The Oxford English Dictionary (OED) first records clerk in the late 900s. Way back then, it took the forms of cleric and clerc, among other forms, and referred to “an ordained minister” in the Christian Church. During the Middle Ages, literacy was largely the domain of the clergy, whose very name is also related to clerk, as are cleric and clerical. These clerks often put their literacy to use for various secular purposes, helping with accounts, records, and other transactions that required their book learning.

So, by the 1200s, a clerk more generally came to describe “a person who could read and write.” Thus, Chaucer writes of the Clerk of Oxenford, a “scholar” from Oxford. Alas, his tale is not of a dictionary, but of marriage, fittingly enough. This sense of clerk remains in a law clerk, say, who helps a judge research an issue or write her opinions.

By the 1500s, with the further spread of literacy, clerk took off its collar. The term came to refer to “an officer in charge of the records, correspondence, and accounts” of an organization, as the OED observes. Such record-keeping is demanded of administrative or office work, which is why we might call it clerical work. Today, this term can take a pejorative tone, ironically enough for the rare and specialized ability that literacy historically was. Now that’s a clerical error, no?

This record-keeping sense of clerk also continues today in county clerk. A county clerk in the US is often in charge of the county’s vital records, such as birth and death certificates and marriage licenses, as we’ve seen (or not) in Kim Davis’s case.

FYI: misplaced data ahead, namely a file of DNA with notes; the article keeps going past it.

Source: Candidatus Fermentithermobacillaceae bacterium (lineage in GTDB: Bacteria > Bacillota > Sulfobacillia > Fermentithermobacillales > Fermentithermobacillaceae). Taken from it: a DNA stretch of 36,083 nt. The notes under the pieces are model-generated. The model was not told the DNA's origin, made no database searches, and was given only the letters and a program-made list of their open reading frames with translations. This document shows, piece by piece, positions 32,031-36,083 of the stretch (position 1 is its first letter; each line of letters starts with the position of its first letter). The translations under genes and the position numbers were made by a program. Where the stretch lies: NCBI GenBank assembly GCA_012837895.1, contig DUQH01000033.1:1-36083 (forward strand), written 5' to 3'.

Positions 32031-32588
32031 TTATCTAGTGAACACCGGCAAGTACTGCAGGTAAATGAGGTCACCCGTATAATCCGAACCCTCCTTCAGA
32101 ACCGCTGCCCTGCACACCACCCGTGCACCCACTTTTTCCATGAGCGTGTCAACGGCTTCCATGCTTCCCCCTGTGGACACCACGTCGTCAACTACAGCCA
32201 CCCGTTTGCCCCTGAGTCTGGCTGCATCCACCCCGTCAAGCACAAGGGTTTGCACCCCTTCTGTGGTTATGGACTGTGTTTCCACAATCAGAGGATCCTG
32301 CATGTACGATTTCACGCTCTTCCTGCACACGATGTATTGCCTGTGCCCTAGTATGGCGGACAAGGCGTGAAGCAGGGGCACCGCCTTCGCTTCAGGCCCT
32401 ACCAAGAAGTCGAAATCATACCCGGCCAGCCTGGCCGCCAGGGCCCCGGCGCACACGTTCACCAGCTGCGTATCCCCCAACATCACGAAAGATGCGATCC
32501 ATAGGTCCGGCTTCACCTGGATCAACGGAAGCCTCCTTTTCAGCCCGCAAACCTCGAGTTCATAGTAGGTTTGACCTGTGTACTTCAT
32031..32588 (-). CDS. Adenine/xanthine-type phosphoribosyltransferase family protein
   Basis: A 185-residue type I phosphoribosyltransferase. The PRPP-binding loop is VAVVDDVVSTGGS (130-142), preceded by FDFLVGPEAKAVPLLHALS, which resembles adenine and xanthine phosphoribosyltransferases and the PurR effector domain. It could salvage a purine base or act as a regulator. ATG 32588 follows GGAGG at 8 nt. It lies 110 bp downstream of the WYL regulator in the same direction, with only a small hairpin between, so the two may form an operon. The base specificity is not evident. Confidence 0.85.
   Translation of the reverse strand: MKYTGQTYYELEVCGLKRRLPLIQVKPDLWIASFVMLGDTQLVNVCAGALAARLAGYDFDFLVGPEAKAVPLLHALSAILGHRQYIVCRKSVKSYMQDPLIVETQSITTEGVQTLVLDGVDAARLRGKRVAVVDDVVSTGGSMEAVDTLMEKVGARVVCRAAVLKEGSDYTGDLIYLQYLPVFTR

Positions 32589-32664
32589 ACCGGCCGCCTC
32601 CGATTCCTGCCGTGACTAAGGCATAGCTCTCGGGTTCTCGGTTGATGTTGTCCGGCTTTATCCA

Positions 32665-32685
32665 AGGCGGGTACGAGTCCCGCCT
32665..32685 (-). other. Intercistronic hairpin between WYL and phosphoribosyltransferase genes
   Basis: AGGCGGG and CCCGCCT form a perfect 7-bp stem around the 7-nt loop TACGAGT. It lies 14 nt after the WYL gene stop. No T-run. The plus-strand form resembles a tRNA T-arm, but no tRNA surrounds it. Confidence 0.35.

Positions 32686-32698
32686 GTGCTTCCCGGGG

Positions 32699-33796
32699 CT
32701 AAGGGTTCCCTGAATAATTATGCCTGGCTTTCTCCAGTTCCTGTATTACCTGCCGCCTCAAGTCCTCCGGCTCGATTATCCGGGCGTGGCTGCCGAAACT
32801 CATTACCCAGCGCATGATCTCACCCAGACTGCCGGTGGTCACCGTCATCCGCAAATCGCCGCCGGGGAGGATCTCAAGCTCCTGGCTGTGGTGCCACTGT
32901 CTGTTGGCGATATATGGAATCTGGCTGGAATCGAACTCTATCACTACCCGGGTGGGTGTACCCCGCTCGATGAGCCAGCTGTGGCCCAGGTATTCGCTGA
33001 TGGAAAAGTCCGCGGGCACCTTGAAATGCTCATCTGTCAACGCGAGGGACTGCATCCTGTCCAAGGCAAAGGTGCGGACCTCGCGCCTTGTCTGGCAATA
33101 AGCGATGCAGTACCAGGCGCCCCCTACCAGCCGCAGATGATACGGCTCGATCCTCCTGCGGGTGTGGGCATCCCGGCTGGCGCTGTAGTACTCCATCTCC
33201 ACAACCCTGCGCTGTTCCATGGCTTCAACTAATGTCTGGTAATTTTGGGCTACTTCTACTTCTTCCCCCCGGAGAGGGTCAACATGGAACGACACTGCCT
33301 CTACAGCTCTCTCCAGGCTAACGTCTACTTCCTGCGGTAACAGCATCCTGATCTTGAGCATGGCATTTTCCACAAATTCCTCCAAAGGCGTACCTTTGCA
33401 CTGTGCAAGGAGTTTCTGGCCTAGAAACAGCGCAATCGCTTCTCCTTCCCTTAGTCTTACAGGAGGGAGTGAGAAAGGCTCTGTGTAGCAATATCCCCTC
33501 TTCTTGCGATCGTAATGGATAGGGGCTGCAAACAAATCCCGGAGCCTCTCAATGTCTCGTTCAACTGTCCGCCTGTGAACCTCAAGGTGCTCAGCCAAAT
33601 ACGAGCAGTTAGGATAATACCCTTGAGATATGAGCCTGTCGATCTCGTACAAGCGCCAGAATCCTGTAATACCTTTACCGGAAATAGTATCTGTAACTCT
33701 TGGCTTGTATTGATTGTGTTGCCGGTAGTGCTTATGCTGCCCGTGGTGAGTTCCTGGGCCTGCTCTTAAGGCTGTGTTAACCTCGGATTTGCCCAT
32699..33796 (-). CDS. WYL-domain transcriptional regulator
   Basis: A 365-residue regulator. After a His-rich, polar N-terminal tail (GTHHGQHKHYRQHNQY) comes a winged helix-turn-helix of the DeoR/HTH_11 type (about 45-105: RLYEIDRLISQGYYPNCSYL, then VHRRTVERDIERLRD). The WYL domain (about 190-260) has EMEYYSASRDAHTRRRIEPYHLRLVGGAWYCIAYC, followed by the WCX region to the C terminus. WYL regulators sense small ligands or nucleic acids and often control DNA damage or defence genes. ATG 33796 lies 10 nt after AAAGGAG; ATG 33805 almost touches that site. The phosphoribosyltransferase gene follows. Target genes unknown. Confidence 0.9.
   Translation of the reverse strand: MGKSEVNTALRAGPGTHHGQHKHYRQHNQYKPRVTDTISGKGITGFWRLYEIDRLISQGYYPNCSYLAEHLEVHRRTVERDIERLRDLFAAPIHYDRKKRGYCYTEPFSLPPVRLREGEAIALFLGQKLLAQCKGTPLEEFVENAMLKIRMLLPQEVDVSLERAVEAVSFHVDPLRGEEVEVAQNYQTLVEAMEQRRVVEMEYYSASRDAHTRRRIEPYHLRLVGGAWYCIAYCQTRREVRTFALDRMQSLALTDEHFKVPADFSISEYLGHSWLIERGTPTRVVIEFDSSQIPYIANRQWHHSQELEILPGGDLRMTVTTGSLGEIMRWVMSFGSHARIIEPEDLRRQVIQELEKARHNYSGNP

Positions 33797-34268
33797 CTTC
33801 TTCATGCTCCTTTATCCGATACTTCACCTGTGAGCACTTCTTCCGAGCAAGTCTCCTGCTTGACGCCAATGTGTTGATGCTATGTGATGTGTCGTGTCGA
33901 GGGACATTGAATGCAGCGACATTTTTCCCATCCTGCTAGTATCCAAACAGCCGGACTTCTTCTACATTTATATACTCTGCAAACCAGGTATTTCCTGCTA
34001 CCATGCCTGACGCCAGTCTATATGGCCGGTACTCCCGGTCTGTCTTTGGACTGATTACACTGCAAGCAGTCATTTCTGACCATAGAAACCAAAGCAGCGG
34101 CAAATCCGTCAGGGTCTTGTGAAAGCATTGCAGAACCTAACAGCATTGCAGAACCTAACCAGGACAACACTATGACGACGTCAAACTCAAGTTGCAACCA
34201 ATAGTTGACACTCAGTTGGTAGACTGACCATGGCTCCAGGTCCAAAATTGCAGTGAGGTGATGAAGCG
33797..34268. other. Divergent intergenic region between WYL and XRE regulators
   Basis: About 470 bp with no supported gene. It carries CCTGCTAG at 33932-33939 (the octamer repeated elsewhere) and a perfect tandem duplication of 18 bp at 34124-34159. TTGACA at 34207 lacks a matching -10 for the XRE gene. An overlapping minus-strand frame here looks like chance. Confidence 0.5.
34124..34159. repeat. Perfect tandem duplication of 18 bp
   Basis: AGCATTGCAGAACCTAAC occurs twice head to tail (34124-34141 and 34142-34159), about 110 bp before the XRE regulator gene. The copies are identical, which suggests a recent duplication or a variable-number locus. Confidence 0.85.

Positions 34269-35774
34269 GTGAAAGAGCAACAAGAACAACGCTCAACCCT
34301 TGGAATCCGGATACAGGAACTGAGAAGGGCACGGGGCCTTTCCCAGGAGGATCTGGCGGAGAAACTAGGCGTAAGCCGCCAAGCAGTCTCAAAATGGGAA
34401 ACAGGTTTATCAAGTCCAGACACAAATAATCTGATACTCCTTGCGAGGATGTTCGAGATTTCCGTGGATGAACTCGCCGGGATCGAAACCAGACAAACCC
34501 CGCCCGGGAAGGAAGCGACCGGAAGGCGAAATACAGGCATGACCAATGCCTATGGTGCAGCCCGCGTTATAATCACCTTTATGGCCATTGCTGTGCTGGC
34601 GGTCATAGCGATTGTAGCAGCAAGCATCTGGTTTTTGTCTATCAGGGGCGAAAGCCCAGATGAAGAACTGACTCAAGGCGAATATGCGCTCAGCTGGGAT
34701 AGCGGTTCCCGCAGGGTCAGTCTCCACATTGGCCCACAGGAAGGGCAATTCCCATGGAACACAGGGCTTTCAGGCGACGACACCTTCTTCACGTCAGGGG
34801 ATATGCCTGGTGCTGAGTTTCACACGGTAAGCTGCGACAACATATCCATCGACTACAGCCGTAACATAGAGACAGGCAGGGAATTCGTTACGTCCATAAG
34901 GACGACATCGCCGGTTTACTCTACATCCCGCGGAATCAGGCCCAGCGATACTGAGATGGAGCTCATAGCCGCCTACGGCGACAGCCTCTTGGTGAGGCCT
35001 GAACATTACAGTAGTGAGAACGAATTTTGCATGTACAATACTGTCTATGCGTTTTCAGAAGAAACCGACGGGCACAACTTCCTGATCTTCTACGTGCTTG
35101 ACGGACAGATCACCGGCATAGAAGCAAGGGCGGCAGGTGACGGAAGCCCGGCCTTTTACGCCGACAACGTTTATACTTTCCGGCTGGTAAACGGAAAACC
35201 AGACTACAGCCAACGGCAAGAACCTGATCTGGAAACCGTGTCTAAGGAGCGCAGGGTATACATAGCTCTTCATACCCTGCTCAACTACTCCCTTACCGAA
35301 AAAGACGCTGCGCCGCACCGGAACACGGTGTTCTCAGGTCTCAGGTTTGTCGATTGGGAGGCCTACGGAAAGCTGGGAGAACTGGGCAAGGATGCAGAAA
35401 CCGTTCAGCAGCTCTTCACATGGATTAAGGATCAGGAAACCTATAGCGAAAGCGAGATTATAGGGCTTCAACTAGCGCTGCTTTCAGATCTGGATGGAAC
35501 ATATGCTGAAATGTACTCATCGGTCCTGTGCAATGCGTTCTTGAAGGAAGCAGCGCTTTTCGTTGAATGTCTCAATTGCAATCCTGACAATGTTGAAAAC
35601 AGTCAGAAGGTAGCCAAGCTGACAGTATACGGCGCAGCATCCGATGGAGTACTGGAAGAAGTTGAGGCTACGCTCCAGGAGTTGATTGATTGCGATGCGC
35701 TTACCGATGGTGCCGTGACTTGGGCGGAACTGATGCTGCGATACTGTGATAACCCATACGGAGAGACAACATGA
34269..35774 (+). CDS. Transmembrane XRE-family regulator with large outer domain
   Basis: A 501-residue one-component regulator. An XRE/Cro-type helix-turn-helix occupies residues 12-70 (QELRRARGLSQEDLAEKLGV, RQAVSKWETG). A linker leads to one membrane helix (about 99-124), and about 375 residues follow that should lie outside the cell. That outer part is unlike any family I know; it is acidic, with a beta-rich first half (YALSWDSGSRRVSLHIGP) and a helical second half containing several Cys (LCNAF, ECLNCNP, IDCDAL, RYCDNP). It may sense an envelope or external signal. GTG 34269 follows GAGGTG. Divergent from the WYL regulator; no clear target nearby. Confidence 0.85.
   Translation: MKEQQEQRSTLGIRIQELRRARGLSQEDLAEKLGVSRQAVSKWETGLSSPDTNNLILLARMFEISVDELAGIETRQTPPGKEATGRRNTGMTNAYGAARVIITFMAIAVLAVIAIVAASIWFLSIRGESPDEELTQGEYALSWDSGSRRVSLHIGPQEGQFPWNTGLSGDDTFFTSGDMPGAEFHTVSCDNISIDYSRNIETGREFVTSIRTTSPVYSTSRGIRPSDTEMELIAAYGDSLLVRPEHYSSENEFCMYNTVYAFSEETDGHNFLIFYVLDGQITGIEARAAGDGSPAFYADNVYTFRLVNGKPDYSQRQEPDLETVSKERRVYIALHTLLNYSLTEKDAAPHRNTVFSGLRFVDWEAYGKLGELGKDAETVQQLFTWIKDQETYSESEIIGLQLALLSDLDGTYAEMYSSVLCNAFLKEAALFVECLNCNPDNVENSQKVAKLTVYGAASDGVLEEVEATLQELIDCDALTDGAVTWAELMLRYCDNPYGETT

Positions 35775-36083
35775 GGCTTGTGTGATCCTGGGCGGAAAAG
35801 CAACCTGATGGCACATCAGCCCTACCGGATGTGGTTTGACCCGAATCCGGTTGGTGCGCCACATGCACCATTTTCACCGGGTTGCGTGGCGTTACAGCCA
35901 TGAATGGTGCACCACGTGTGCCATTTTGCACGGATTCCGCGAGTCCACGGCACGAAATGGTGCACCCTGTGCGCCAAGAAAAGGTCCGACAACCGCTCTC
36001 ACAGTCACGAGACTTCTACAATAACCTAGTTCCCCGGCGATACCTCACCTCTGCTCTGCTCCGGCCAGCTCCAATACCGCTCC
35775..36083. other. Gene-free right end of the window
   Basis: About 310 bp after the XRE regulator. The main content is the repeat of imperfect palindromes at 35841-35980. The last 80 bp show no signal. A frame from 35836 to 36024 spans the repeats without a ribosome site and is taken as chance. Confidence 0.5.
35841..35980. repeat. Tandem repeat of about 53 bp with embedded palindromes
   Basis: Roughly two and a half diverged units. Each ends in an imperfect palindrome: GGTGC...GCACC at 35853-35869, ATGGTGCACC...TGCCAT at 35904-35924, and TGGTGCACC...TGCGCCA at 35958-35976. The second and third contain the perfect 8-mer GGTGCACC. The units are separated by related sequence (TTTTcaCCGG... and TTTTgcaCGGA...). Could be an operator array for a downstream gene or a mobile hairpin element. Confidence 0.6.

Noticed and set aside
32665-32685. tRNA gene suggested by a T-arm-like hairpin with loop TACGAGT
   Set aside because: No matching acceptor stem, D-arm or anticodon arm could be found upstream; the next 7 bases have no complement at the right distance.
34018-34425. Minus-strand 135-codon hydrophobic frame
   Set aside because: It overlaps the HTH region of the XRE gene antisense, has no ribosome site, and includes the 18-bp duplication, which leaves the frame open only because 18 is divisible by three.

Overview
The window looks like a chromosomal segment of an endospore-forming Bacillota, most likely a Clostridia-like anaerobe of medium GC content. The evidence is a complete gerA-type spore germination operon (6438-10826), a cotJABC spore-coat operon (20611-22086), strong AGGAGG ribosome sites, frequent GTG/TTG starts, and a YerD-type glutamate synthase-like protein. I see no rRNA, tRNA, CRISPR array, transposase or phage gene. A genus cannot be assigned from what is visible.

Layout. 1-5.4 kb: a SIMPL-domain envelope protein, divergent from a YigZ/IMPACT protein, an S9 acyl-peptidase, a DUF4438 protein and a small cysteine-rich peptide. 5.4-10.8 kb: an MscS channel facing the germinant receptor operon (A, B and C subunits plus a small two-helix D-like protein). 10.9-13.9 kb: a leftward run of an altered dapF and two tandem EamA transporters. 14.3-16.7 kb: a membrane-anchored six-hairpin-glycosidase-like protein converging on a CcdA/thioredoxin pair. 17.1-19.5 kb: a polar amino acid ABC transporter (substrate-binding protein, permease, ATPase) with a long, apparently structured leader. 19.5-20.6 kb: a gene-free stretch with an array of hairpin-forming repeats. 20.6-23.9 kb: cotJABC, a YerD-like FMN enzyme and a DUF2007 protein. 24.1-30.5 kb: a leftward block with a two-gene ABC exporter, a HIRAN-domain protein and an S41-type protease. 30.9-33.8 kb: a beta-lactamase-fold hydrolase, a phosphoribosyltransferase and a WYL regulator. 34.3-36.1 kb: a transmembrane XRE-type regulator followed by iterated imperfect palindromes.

Records, correspondence, accounts? The books? Shops have those, and so shops have clerks. The OED documents this clerk, a North American usage for a “shop-assistant,” by 1790. Today’s retail clerk can have a thankless job, if the hellish depiction of it in Kevin Smith’s indie film Clerks is any measure – once again ironic, given the history of the word.

“Lots” of Clerks

So, there have been a lot of clerks over the years. If we consider that language is constantly changing and the meanings of words evolve, this is the “lot” of clerk.

Whether borrowed directly or through French, all of the clerkly words we’ve seen thus far –  clergyclerkcleric, and clerical, not to mention the name and surname Clark – derive from Late Latin’s clēricus, a “priest” or “clergyman.” The word is technically a substantive adjective, meaning “of or belonging to the clērus.Clērus means, well, “clergy.”

This Latin term was used in early church writings, as was Ecclesiastical Greek before it, from which Latin took this clērusEcclesiastical Greek had κληρικός (klerikos)itself a term for the “clergy.” Literally, however, it meant “pertaining to an inheritance.” As Liddell and Scott explain, the root of this κληρικός (klerikos) is κλῆρος (kleros), a “lot,” as in “drawn by lots.” The term also was applied to “an allotment of land,” especially conquered foreign lands portioned out to citizens. English’s very own lot shares a similar sense development.

What could “inheritance” and “lot” possibly have to do with Christian ministry?  We’ll pick it up next post.